It should be supported for at least the life of the motherboard

The life of a desktop or notebook is determined by the life of the motherboard and the solid state electronics on it. The mechanical bits, such as fans, disc drives, connectors, and the power supply with short-lived capacitors are easily replaced.

The life of a motherboard is at least 15 years, so an operating system that is sold for 5 years should be supported with regard to security and safety defects for 20 years from first availability.

Tuesday's AWS S3-izure exposes Amazon-sized internet bottleneck


Licenses are a big deterrent to proper BC/DR implementation

Too many vendors of proprietary software infrastructure charge full freight for deployments on the passive side of active/passive implementations. Even with active/active implementations, there are additional costs for underutilized licenses, and the design and operation is more complex.

This many standards is dumb: Decoding 25Gb Ethernet and beyond


The age old question

Why do people have so much information in the wrong place?

Factories are too DULL for Google's robo-dreams: Behold the GATAMAMs


The robot-maintained data center

Data centers have two big problems:

- clearances have to be allowed for humans to move about, and

- they have to be filled with air for the humans to breathe.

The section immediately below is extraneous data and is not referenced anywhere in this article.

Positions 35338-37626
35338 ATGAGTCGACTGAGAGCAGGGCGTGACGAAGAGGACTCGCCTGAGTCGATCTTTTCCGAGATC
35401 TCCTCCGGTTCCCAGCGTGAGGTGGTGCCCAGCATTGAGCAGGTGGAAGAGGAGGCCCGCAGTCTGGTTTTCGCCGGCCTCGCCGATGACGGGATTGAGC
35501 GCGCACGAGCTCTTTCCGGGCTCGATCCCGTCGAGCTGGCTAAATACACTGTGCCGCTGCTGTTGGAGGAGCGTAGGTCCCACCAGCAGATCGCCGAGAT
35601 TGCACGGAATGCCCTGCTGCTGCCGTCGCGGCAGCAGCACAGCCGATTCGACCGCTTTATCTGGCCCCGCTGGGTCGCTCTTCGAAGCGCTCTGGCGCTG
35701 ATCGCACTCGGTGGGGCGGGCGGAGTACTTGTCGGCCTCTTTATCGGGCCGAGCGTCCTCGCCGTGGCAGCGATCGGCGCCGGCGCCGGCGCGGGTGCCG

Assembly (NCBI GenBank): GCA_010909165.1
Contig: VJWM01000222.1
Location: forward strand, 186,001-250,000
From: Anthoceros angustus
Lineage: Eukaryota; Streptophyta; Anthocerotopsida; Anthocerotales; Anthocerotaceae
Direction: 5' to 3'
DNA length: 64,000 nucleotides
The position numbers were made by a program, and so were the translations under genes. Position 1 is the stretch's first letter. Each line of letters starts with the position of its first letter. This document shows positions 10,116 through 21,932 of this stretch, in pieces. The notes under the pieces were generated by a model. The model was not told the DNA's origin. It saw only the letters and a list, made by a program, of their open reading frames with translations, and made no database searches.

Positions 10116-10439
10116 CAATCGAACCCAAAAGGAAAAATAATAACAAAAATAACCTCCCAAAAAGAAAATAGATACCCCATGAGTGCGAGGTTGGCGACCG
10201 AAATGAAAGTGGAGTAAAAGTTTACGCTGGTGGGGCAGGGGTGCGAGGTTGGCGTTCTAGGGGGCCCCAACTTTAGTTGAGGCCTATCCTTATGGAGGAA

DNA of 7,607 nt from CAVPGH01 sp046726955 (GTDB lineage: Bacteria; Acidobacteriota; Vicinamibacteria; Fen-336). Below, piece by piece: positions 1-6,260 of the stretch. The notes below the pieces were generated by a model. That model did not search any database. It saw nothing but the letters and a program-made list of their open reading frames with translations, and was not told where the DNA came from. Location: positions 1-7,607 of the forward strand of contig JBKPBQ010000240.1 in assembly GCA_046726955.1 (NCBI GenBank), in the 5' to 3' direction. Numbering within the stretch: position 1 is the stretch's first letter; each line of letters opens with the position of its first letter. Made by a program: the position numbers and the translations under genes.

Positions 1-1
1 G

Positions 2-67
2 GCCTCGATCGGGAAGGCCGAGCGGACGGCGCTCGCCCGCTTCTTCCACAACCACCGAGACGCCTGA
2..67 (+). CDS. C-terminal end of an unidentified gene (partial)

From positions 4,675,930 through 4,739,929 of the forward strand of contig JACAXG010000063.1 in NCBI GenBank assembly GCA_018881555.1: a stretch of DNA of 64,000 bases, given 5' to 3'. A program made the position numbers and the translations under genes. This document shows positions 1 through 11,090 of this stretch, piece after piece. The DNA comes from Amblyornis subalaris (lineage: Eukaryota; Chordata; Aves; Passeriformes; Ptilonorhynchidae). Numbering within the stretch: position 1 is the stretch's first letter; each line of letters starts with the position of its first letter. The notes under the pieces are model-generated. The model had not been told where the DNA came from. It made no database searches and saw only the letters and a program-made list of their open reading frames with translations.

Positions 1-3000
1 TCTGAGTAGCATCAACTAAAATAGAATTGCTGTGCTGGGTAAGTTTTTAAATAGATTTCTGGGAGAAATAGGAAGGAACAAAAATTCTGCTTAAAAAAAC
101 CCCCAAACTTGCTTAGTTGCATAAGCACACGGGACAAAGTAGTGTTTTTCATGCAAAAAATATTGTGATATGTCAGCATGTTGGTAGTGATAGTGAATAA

If you design the data center to be built out, maintained, and upgraded by robots, then the dimensions of packs, crates, racks, aisles, pods, floors, etc. can be done with an eye towards maximizing efficiency rather than designing for human access. Of course, this requires robotics compatible designs for cooling, power distribution, cabling, equipment mounting, etc. as well as servers and networking gear.

It may be possible to fill the data center with a liquid coolant instead of air. The advantages of doing so may be greater at the high densities of equipment enabled by using robots for all physical operations.

The design of the robots and the design of the data center would be done together to jointly optimize efficiency.

Why Google and Amazon could end up cooking their own chips


Custom VLSI could reduce data center cost and power

Instead of having rack after rack of general purpose CPUs spinning endlessly through the same bits of code for low level functions, custom VLSI could do it a lot cheaper and more efficiently.